At 73 years old and suffering from lung cancer, the Uruguayan writer Eduardo Galeano (1940-2015) acknowledged the density of his most famous and successful book, “Open Veins of Latin America” (Las venas abiertas de América Latina), claiming that he “would not be able to read it again. [He] would collapse”.
Jorge Petinaud Martínez
“My body wouldn’t be able to stand it. I would be admitted to hospital”, he said about the award-winning title in the early 1970s, which received a special mention at the Casa de las Américas Prize in Cuba and was banned in Argentina, Chile, Brazil and Uruguay during the military dictatorships backed by the United States government.
The text that, according to the author, was intended as a study of the political economy, became a compelling analysis of Latin American and Caribbean history thanks to Galeano’s prose. With hard facts, the work is an in-depth study that covers everything from European colonisation to the most underhanded and cruel neo-colonial domination imposed by North American oligarchies, including the tyrannies supported by Washington during the 20th century in several countries of the region.
That is why, almost four decades later, Galeano repudiated “that left-wing prose”, which he considered very dense.
However, the recent good reception from hundreds of secondary school and pre-university students from the city of El Alto, just outside of La Paz, of the stage version by the Bolivian group Albor, directed by Willy Flores, contradicts the view of the author, who also wrote Days and Nights of Love and War (Días y noches de amor y de guerra) that received the Casa de las Américas Prize in 1978.
Flores expressed his happiness following the standing ovation they received from a generation bombarded by reggaeton, video clips and artificial messages on social media.
“We are native to this city that is located more than four thousand metres above sea level. We have been working for 22 years and we are very happy with the reception from these secondary school and pre-university students of this production staged on the 34th anniversary of our city”, he said in an interview with Prensa Latina.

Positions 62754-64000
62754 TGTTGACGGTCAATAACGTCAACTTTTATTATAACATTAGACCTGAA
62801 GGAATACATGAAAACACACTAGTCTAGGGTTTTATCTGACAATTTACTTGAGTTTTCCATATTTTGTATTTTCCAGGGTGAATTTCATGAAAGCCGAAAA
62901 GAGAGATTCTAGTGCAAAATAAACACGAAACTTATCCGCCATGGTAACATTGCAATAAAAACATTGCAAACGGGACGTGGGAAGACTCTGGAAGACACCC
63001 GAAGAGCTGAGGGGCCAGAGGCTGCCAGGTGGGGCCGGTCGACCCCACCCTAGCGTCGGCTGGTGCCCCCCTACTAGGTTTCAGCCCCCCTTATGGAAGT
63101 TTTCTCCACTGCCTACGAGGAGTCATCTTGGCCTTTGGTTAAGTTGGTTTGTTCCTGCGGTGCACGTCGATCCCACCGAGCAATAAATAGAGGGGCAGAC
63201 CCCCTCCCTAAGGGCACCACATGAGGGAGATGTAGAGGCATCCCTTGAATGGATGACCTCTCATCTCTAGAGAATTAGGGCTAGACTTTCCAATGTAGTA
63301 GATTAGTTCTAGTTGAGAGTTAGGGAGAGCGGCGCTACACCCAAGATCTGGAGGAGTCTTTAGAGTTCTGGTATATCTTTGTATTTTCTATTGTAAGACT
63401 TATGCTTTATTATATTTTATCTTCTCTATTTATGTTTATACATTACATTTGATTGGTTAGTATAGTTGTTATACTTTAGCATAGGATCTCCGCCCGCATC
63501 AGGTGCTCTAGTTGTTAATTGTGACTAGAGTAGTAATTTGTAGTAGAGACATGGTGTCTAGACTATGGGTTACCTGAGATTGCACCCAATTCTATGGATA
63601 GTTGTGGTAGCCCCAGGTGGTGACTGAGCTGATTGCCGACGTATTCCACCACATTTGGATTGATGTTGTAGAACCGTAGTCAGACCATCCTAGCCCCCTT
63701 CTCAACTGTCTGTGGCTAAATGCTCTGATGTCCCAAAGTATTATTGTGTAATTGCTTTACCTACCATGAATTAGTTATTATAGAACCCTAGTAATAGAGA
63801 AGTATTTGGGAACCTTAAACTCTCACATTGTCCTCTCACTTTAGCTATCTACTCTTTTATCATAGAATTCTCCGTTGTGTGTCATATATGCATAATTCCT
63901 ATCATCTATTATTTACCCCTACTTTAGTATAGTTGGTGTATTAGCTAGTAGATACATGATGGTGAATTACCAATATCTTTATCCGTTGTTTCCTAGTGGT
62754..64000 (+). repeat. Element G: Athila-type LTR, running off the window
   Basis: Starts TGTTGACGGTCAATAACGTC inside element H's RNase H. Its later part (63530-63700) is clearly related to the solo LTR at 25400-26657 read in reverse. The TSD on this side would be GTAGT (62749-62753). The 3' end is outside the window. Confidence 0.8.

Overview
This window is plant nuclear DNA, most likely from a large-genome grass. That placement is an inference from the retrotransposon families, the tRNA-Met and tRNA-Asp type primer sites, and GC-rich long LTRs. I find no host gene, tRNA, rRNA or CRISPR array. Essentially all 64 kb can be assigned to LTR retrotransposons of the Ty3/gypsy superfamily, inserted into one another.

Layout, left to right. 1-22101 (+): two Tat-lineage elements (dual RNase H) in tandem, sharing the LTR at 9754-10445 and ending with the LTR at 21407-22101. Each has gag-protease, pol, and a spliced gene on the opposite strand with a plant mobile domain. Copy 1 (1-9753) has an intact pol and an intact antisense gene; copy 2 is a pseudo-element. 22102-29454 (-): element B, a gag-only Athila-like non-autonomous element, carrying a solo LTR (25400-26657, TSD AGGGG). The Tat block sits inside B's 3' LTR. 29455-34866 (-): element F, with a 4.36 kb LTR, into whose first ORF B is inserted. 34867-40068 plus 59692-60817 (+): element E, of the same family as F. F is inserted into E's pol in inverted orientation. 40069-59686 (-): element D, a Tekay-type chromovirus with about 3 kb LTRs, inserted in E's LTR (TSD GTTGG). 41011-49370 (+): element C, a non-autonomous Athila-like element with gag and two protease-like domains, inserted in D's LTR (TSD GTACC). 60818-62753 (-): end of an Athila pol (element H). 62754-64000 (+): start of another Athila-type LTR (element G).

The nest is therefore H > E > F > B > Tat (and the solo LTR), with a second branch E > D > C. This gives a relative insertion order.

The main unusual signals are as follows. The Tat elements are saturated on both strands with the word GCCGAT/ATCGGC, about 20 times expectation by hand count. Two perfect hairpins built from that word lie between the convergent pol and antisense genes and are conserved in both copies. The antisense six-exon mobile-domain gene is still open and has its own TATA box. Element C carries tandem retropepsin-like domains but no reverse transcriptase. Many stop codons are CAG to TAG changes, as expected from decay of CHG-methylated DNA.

Flores remembers that when they proposed a production based on the in-depth essay, many people called them crazy because it is a dense study of political economy and history.
“Some people even attacked us via email and called us ‘perfect idiots’, paraphrasing the conservative writer Mario Vargas Llosa, who published the “Guide to the Perfect Idiot” (Manual del perfecto idiota), the exact opposite of Eduardo Galeano and this play, a classic of revolutionary literature.
The director notes that every time they see that reaction from the audience, they are prouder to be “idiotic, anti-establishment and rule-breaking”.
“We come from a grass-roots movement”, the director explains. “Our parents are migrant farmers and miners, and we have experienced injustice, pillaging, exploitation and marginalisation first hand”.
According to him, that is why they wanted to stage “Open Veins of Latin America”, which, although written by Galeano in the 1970s, is still relevant.
So, in 2007, they premièred after two years of staging and looking for support, not only in terms of logistics, but also consultations with people that gave them theoretical guidance.
“Our group was not recognised by the elite because we are from El Alto, a marginalised city where talking about theatre was a rare thing”, he recalls.
However, after they wrote the story and put it on stage, it was such a success that it is currently the highest-grossing play in the Andean-Amazonian country, with more than one thousand performances in a decade, a record in the Bolivian theatre scene.
“We have acted in churches, parks, fields, and what was thought to be only for theatre, made its way into different settings, where many people have fallen in love with the play”, he highlights.
Flores praises all aspects of the Uruguayan writer, but made it clear that he owed a lot to “Open Veins of Latin America”, his most famous text.
“Our president, Evo Morales, publicly said that it is one of the four fundamental works that Bolivians must read”.
When referring to the technique used to communicate with different audiences, he explains that they took the most useful methods from various genres, such as contemporary theatre, dance and clowning, and combined them all.
Albor has performed on stage in eight of the nine Bolivian departments, with Beni the only place left to perform. Internationally, since 2009, Albor has crossed national borders and taken its art to Chile, Sweden and Denmark.
Recently, the president of Bolivia, Evo Morales, suggested that, among other texts such as that by the Cuban historian Hassán Pérez, El Dedo en la Llaga (Salt in the Wound), “Open Veins of Latin America” should feature as part of compulsory reading in military academies to stimulate the development of a nationalist, pro-independence and sovereign doctrine “founded on our identity”. (PL)
(Translated by Rachel Hatt – Email: email@example.com) – Photos: Prensa Latina